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Study Shows Commensal Relationship Spurs Growth of Periodontal Pathogen


A multinational study of how the pathogen Porphyromonas gingivalis colonizes the oral cavity has led to new understanding of interactions within the oral microbiome. Given the fact P. gingivalis is unable to produce its own growth molecules until it establishes a large population in the biofilm, the research suggests the pathogen borrows growth molecules from Veillonella parvula, a common bacteria whose growth is not population dependent.

Published in ISME Journal, the study, “A Cross-Species Interaction With a Symbiotic Commensal Enables Cell-Density-Dependent Growth and In Vivo Virulence of an Oral Pathogen,” tested the effects of growth molecules exuded by oral microorganisms on P. gingivalis, including molecules from five species of bacteria that are prevalent in gingivitis.

The team notes that if biofilm is allowed to grow unchecked, V. parvula will multiply and produce enough growth molecules to also spur reproduction of P. gingivalis. Understanding this relationship will help researchers create targeted therapies for periodontal disease, says Patricia Diaz, DDS, PhD, lead investigator and Professor of Empire Innovation in the School of Dental Medicine at the State University of New York at Buffalo (UB). “We knew P. gingivalis needed a large population to grow, but the specific processes that drive this were not completely understood,” says Diaz, who also directs the UB Microbiome Center. “Successfully targeting the accessory pathogen V. parvula should prevent P. gingivalis from expanding to pathogenic levels.”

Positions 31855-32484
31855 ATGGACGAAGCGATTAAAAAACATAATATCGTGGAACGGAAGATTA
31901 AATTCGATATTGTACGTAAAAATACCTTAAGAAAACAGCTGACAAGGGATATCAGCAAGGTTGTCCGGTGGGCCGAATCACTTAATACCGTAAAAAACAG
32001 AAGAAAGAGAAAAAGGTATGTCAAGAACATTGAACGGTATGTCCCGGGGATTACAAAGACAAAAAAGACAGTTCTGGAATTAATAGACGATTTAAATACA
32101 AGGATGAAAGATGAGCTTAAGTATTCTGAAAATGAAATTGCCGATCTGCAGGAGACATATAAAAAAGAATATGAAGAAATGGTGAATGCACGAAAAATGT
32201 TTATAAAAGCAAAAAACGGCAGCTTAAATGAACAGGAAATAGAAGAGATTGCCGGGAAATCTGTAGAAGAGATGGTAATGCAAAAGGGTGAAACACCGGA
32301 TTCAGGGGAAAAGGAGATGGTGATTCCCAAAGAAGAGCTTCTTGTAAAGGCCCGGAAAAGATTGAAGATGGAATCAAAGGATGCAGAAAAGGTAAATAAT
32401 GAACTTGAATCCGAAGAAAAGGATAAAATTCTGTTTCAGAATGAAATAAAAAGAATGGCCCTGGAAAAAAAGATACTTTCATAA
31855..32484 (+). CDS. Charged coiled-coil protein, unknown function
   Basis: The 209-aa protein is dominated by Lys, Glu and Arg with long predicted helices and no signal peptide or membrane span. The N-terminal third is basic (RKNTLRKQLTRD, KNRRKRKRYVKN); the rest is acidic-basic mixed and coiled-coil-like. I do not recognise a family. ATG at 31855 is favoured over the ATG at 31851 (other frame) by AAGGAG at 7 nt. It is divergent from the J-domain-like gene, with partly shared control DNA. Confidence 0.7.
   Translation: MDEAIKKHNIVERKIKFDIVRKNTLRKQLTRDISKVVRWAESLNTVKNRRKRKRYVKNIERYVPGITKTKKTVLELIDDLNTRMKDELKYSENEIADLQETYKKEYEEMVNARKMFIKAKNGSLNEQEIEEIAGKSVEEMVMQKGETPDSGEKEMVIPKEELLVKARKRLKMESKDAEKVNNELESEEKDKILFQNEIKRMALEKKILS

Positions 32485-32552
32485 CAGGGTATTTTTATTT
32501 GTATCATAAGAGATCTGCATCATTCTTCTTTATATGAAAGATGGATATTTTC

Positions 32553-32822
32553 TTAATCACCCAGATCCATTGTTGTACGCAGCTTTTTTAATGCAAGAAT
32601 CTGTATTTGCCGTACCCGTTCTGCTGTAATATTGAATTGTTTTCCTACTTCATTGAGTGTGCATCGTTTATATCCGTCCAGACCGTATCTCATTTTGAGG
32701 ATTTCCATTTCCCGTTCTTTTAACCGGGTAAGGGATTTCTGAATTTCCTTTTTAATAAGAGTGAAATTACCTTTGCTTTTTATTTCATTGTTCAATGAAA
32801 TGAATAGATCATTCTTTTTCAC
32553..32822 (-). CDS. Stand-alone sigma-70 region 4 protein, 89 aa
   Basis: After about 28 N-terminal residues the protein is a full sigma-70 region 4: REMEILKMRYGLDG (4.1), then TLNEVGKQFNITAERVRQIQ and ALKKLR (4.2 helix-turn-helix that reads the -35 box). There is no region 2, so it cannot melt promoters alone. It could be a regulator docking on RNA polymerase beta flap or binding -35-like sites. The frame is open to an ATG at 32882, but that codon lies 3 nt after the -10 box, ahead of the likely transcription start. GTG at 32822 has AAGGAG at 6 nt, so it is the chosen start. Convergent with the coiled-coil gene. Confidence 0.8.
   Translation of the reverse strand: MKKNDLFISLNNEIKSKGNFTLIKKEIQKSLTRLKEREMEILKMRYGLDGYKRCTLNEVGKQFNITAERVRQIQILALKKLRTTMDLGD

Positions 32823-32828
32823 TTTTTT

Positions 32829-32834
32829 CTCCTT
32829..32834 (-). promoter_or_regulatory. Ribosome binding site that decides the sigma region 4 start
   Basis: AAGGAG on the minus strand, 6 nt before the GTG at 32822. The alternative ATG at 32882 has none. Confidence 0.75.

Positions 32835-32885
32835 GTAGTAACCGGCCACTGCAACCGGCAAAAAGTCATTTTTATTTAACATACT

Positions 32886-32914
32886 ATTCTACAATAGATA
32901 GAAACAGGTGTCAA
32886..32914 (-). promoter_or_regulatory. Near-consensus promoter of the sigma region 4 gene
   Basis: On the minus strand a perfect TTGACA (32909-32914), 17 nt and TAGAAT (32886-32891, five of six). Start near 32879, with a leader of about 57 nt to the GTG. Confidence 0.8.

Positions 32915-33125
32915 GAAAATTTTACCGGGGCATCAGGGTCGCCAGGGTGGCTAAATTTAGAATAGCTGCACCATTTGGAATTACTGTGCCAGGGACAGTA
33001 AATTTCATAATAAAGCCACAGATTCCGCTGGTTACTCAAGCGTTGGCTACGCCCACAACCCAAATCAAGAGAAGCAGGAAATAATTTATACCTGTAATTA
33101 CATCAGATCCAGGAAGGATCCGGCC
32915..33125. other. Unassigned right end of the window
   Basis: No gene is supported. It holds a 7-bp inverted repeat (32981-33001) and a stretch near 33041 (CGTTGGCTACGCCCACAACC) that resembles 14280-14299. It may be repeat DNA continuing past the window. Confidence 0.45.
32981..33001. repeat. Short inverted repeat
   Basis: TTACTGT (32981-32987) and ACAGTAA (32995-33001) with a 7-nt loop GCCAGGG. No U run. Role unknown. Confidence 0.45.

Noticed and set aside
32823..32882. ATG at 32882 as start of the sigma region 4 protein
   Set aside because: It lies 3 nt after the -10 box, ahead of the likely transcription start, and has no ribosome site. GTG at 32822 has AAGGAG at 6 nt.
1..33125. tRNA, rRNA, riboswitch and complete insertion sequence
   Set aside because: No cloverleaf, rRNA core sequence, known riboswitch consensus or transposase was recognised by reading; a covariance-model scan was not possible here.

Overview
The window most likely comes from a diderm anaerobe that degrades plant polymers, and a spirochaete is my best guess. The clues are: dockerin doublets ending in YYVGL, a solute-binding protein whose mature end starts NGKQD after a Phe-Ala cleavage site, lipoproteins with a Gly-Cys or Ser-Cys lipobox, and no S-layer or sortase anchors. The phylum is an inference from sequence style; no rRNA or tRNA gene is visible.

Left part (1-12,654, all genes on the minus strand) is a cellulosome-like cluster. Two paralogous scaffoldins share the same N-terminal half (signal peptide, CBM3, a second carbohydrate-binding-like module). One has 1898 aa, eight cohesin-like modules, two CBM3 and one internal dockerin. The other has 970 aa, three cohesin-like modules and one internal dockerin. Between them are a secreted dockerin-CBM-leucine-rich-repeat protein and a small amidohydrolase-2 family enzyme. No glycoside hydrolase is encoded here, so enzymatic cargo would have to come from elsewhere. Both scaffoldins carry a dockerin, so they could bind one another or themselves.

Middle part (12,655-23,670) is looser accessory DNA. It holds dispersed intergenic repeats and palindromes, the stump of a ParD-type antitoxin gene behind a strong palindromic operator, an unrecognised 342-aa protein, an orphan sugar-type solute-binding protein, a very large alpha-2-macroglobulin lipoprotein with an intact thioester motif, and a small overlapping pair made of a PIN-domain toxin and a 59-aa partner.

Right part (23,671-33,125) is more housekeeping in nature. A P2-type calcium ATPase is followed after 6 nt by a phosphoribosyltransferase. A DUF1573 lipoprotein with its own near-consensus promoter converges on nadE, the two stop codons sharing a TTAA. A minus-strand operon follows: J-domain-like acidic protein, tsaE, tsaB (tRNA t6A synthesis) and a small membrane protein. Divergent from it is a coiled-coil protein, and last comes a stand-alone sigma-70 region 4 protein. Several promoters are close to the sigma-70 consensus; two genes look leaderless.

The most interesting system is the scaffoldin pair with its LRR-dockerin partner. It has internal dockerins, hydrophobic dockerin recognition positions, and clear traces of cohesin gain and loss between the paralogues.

Of the bacteria examined, only growth molecules secreted by V. parvula enabled the replication of P. gingivalis, and when V. parvula was removed from the microbiome, growth of P. gingivalis halted. However, the mere presence of V. parvula was not enough to stimulate P. gingivalis, as the pathogen was only incited by a large population of V. parvula.

The data indicate the relationship is one-directional, as V. parvula receives no obvious benefit, reports Diaz, who notes V. parvula also produces heme, which is the preferred iron source for P. gingivalis. Suggesting that more research is needed, the team is hopeful this discovery will lead to new clinical approaches to preventing and managing periodontal disease.

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